A Complete, Well-Balanced Diet

September 30, 2009 at 6:55 am 7 comments

Assortment of Vegetables, Spices, Grains, Nuts, Pasta and Fruit

In 1951, food engineering was in its infancy. Imagination was the only limit to what the chemists might achieve. And what could be better than a candy bar that offered all the nutrition and sustenance of a complete, well-balanced diet?

Monsanto Chemical Co. thought it was possible. After all, they had already worked on emergency subsistence bars for the Army which were rough derivations from chocolate candy bars. The food scientists were learning the secrets of concentrated proteins, carbohydrates, minerals and vitamins. A Monsanto representative explained the principle:

It requires no great stretch of the imagination to foresee that with current knowledge already in hand … a tailor-made bar could be achieved which would sustain life for a long period of time with essential elements. A ’meat bar’ is already under investigation. Peanut bars, contributing a valuable source of protein, have already been in commerce for some time. … If properly qualified scientists, chemists, and food technologists directed their attention toward developing the kind of product necessary for human sustenance, I am quite confident that a tailor-made, approximately balanced candy bar can be achieved.

It’s probably a good thing that they decided to abandon this line of research. Imagine all those school kids opening their lunch boxes and pulling out “well-balanced candy bars.”

Wait, I err. In the twenty-first century, we can buy “well-balanced candy bars” at any grocery or drug store. They come in convenient and delicious flavors like chocolate almond and caramel crunch. Look for them under the wholesome sounding name of “meal replacement bar” or “protein bar.”

I do wonder what happened to the idea of “meat bars,” though.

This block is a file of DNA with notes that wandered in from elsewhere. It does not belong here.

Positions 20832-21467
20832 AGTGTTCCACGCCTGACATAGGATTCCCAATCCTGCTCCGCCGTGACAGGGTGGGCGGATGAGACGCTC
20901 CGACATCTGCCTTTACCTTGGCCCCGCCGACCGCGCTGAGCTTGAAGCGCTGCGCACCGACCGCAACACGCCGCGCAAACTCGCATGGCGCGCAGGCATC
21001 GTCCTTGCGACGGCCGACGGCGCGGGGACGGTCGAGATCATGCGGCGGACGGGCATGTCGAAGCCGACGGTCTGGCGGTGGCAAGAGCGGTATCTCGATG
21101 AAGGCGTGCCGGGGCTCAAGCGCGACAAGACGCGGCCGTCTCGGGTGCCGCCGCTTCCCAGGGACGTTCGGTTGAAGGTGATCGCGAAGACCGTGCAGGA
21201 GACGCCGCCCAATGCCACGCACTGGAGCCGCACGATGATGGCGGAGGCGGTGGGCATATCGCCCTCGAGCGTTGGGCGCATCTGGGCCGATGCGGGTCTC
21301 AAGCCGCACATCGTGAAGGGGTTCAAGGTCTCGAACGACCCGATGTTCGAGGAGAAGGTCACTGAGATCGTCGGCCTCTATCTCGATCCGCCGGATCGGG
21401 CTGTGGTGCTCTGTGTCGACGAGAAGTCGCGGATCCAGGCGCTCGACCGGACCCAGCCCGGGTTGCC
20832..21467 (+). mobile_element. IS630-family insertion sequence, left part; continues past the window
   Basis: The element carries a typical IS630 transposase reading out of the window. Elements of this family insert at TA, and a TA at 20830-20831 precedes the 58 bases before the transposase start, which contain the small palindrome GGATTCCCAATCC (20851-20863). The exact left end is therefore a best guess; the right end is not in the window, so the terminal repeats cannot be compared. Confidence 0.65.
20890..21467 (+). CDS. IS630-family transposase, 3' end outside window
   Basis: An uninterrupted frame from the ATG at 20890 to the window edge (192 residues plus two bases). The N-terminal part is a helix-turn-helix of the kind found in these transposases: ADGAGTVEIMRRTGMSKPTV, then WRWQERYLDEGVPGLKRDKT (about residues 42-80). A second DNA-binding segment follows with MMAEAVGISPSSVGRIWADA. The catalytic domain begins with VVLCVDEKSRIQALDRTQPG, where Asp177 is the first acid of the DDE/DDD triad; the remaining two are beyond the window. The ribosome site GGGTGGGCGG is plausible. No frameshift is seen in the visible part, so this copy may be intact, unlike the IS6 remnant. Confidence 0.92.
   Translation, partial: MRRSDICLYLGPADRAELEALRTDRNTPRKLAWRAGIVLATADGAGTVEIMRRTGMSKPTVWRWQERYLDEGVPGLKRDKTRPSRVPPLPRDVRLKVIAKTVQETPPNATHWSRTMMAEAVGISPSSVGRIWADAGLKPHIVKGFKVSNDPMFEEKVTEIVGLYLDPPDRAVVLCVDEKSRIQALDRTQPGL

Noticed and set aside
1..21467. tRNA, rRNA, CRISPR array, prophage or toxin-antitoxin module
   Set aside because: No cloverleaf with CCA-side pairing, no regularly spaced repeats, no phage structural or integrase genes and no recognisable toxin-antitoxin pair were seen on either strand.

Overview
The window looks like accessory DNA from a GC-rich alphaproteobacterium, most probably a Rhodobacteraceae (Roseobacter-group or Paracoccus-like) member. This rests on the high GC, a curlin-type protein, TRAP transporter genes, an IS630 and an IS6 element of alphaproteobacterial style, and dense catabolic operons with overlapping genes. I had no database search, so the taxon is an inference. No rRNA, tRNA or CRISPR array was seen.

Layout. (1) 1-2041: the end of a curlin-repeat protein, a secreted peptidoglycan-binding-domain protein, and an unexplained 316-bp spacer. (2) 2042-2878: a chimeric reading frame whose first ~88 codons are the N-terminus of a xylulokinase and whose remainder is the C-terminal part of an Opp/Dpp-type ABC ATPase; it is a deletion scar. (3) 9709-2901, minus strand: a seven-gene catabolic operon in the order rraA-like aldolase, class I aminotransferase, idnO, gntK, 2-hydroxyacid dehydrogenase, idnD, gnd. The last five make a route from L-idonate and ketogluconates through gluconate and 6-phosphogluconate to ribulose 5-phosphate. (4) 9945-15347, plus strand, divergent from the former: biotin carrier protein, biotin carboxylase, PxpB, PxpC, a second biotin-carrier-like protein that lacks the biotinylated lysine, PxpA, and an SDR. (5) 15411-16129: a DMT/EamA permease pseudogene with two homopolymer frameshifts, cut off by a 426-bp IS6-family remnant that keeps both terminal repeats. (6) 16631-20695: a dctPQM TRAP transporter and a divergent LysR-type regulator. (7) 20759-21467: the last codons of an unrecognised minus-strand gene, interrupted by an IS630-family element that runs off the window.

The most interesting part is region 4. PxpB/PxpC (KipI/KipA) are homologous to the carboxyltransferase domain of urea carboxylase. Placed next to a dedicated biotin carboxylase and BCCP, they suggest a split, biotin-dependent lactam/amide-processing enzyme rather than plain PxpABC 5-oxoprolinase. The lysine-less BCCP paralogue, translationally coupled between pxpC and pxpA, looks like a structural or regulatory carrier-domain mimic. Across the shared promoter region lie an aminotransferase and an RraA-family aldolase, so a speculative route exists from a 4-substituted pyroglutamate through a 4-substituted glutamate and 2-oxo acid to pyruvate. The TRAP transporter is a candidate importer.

Source: “Candy Bar to Equal Well Balanced Diet Seen in Near Future,” Candy Industry, 17 July 1951, p. 3

Entry filed under: Candies We Miss, Candy as Food, Health, Science, WWII to 1960s. Tags: , , , , , .

Glue-cose Oliver Chase and Necco Wafers: Where It All Began

7 Comments Add your own

  • 1. Patti  |  September 30, 2009 at 2:48 pm

    I always thought Monsanto was the devil incarnate. Now I know for sure.

    Reply
    • 2. CandyProfessor  |  September 30, 2009 at 2:54 pm

      Yeah, I was surprised by this Monsanto connection to the candy industry, especially given the date. I can imagine their current genetic engineering candy projects: chickens that lay jelly bean eggs, or corn plants that sprout candy corn…

      Reply
  • 3. Leona Flores  |  October 5, 2009 at 11:21 pm

    check your candy bars for soy products now. Betcha dollars to donuts it’s in there. Monsanto is the antichrist.

    Reply
    • 4. CandyProfessor  |  October 6, 2009 at 7:46 am

      Yeah, we’re pretty close to an all soy/corn diet. Remember Soylent Green? “It’s people!”

      Reply
      • 5. Leona  |  October 11, 2009 at 7:31 pm

        “It’s a Cookbook!”

  • [...] Note: yes, that’s the same Annheuser-Busch better known for beer. For the full story on how a brewer ends up provisioning the candy trade, see my post Beer and Candy III. For more on Monsanto’s chemicals in the candy industry, see my posts Please Don’t Eat the Wrapper and A Complete, Well-Balanced Diet. [...]

    Reply
  • 7. Granola Bar? Candy Bar. « Candy Professor  |  September 10, 2010 at 8:04 am

    [...] A Complete, Well-Balanced Diet [...]

    Reply

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Candy: A Century of Panic and Pleasure

Welcome to Candy Professor

Candy in American Culture What is it about candy? Here you'll find the forgotten, the strange, the curious, the surprising. Our candy story, one post at a time.

Samira Kawash, PhD
Professor Emerita,
Rutgers University

(C) Samira Kawash

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